The Glossary kayas, three (Tib. ku sum) There are three bodies of the Buddha: the nirmanakaya, sambhogakaya and dharmakaya. The dharmakaya, also called the "truth body," is the complete enlightenment or the complete wisdom of the Buddha which is unoriginated wisdom beyond form and manifests in the sambhogakaya and the nirmanakaya. The sambhogakaya, also called the "enjoyment body," manifests only to bodhisattvas. The nirmanakaya, also called the "emanation body," manifests in the world and in this context manifests as the Shakyamuni Buddha. eight consciousnesses These are the five sensory consciousnesses of sight, hearing, smell, taste, touch, and body sensation. Sixth is mental consciousness, seventh is afflicted consciousness, and eighth is ground consciousness. five buddha families These are the buddha, vajra, ratna, padma, and karma families. five dhyana buddhas The sambhogakaya deities of Vairocana, Akshobhya, Ratnasambhava, Amitabha, and Amoghasiddhi. Each one represents one of the five wisdoms. five wisdoms (Tib. yeshe nga) Upon reaching enlightenment, the eight consciousnesses are transformed into the five wisdoms: the mirror-like wisdom, discriminating wisdom, the wisdom of equality, the all-accomplishing wisdom, and the dharmadhatu wisdom. heruka A wrathful male deity. interdependence (Tib. tren drel) Also called dependent origination. The principal that nothing exists independently, but comes into existence only on dependency of various previous causes and conditions. There are twelve successive phases of this process that begin with ignorance and end with old age and death. karmic latencies or imprints Every action and that a person does has an imprint which is stored in the eighth consciousness. These latencies express themselves later by leaving the eighth consciousness and entering the sixth consciousness upon being stimulated by external experience. muni These are the eight sages in Buddhism. one-hundred syllable mantra This is the Vajrasattva mantra used mainly in purification.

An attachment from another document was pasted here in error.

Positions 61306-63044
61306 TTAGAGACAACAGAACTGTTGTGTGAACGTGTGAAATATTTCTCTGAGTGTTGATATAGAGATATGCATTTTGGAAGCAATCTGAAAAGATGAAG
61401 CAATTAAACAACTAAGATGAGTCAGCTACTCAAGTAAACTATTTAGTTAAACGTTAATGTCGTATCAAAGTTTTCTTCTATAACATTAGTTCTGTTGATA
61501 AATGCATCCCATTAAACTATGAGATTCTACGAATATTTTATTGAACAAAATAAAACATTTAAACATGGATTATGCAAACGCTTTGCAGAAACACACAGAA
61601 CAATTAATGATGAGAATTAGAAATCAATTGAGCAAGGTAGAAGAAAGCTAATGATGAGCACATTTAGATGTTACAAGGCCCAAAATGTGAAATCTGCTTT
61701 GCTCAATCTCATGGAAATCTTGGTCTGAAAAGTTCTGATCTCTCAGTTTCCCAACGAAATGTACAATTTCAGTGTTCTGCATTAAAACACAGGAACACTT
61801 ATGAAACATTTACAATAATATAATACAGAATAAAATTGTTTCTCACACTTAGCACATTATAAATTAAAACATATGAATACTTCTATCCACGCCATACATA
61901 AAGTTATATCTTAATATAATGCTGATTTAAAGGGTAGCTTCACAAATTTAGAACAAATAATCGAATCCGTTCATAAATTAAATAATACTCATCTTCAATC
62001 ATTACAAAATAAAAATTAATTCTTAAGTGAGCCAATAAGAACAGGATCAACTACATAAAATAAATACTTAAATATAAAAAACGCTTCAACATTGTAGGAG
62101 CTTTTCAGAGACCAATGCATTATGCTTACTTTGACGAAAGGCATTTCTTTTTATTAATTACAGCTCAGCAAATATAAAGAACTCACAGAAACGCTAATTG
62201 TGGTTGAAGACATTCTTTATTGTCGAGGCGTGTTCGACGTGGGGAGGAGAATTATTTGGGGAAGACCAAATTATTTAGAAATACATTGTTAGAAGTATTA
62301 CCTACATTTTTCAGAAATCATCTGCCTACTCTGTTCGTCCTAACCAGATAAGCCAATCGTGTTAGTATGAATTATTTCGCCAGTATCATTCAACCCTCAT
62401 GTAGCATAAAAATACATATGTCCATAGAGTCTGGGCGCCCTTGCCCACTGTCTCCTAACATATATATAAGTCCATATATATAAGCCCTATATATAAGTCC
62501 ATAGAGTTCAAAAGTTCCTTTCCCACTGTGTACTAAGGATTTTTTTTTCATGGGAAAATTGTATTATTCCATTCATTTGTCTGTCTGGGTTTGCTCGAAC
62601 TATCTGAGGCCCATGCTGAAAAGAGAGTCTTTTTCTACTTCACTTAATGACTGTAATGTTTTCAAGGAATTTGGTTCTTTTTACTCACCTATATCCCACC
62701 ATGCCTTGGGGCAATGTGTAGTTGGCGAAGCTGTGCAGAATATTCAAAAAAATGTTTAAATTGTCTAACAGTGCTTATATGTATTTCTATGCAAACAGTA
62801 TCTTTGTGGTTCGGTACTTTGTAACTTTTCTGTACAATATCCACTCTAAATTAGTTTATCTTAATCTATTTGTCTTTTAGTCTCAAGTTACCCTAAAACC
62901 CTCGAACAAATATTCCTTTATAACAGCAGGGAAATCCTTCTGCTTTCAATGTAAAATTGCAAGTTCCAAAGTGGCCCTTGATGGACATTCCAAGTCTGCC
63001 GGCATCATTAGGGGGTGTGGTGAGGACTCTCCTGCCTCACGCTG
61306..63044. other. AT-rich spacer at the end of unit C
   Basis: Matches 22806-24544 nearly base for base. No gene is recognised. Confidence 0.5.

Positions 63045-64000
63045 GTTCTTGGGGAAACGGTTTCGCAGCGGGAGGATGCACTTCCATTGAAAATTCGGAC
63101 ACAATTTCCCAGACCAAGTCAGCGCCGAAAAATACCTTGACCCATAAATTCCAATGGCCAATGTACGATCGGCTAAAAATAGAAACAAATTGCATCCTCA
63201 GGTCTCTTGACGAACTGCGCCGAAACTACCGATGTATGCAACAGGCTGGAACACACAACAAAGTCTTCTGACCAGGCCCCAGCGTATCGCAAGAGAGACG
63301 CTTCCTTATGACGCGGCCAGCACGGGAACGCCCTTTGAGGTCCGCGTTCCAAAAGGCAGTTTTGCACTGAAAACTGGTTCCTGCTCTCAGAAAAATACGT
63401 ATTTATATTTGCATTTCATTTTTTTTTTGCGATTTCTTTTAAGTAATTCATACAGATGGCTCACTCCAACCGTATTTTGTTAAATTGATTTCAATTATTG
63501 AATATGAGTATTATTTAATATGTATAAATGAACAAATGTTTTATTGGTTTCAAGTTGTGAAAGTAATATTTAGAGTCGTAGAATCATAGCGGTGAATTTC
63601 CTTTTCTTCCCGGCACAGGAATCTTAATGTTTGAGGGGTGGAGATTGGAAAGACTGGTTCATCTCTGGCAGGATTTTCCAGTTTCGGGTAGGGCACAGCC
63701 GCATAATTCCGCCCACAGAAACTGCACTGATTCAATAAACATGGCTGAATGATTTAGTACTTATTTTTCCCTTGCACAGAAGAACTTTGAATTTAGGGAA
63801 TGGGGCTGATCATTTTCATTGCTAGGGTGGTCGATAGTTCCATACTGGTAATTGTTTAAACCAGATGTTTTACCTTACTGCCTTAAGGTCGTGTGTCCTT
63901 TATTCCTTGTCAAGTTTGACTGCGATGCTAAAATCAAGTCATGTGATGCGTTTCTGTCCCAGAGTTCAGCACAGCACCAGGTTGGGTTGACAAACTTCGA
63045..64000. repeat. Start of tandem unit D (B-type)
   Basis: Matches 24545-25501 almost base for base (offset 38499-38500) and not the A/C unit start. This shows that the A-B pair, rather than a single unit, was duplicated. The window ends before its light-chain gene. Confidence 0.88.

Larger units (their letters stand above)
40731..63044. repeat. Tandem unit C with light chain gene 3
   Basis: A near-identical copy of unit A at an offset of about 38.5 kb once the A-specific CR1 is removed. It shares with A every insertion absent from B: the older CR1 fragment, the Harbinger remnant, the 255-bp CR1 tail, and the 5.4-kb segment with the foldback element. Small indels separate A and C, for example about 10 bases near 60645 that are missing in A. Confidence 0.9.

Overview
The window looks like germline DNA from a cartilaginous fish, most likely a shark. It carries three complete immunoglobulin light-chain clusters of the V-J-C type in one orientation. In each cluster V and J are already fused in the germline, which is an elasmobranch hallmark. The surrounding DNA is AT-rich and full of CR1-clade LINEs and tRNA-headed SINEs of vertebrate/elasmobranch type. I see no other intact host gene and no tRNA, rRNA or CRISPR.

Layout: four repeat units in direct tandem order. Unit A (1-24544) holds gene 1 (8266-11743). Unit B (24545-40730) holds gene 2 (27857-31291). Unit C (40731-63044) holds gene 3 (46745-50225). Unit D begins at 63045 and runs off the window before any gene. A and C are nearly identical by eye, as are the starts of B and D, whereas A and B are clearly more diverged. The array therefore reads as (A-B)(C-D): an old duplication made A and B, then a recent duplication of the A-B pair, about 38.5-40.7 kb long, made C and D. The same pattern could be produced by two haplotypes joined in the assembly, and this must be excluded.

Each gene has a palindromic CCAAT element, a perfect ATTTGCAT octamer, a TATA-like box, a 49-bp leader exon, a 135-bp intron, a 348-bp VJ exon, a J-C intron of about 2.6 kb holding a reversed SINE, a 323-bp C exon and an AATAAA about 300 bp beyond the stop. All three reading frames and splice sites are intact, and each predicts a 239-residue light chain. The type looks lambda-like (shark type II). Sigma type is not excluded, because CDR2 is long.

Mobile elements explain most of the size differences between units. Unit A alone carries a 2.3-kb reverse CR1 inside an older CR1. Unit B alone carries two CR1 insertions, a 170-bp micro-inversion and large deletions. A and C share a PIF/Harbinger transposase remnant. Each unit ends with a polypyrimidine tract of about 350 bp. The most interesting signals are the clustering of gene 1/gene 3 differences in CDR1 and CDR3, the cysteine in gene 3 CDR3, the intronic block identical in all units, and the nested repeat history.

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The First Twelve Days of the Bardo peaceful deities The 42 peaceful Buddhas are: Samantabhadra and Samantabhadri, the 5 male and female buddhas, the 8 male and female bodhisattvas, the 6 munis, and the 4 male and female gatekeepers. preliminary practices (Tib. ngöndro and pronounced "nundro") Tibetan for preliminary practice. One usually begins the Vajrayana path by doing the four preliminary practices which involve about 100,000 refuge prayers and prostrations, 100,000 Vajrasattva mantras, 100,000 mandala offerings, and 100,000 guru yoga practices. samadhi Also called meditative absorption or one-pointed meditation, this is the highest form of meditation. sambhogakaya There are three bodies of the Buddha and the sambhogakaya, also called the "enjoyment body," is a realm of the dharmakaya which only manifests to bodhisattvas. See the three kayas. secret region One of the major chakras of the body is located just below the solar plexus near the genitals and this is called the secret region in traditional Tibetan texts. six yogas of Naropa These six special yogic practices were transmitted from Naropa to Marpa and consist of the subtle heat practice, the illusory body practice, the dream yoga practice, the luminosity practice, the ejection of consciousness practice, and the bardo practice. subtle channels (Skt. nadi, Tib. tsa) These refer to the subtle channels which are not anatomical ones but ones in which psychic energies or "winds" (Skt. prana, Tib. lung) travel. three jewels These are the Buddha, the dharma, and the sangha. vidyadharas The eight Indian vidyadharas are Manjushrimitra, Nagarjuna, Hungchenkara, Vimalamitra, Prabhahasti, Danasanskrit, Shintamgarbha, and Guhyachandra. wrathful deities The 58 wrathful Buddhas are: the 5 male and female herukas, the 8 yoginis, the 8 tramen goddesses, the 4 female gatekeepers, and the 28 ishvaris. yidam (Tib.) A trantric deity that embodies qualities of Buddhahood and is practiced in the Vajrayana. Also called a tutelary deity.